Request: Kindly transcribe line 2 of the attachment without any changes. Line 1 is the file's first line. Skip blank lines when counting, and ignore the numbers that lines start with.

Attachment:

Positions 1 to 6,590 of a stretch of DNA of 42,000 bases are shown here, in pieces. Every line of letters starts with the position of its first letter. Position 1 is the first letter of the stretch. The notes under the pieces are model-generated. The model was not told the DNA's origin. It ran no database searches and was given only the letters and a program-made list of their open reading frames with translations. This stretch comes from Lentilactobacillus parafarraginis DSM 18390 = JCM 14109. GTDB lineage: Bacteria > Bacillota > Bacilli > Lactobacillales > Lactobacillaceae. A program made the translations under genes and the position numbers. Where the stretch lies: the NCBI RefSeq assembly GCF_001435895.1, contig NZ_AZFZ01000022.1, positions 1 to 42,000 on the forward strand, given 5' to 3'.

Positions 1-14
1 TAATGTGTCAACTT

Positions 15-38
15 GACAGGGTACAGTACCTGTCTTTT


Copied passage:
Positions 1-14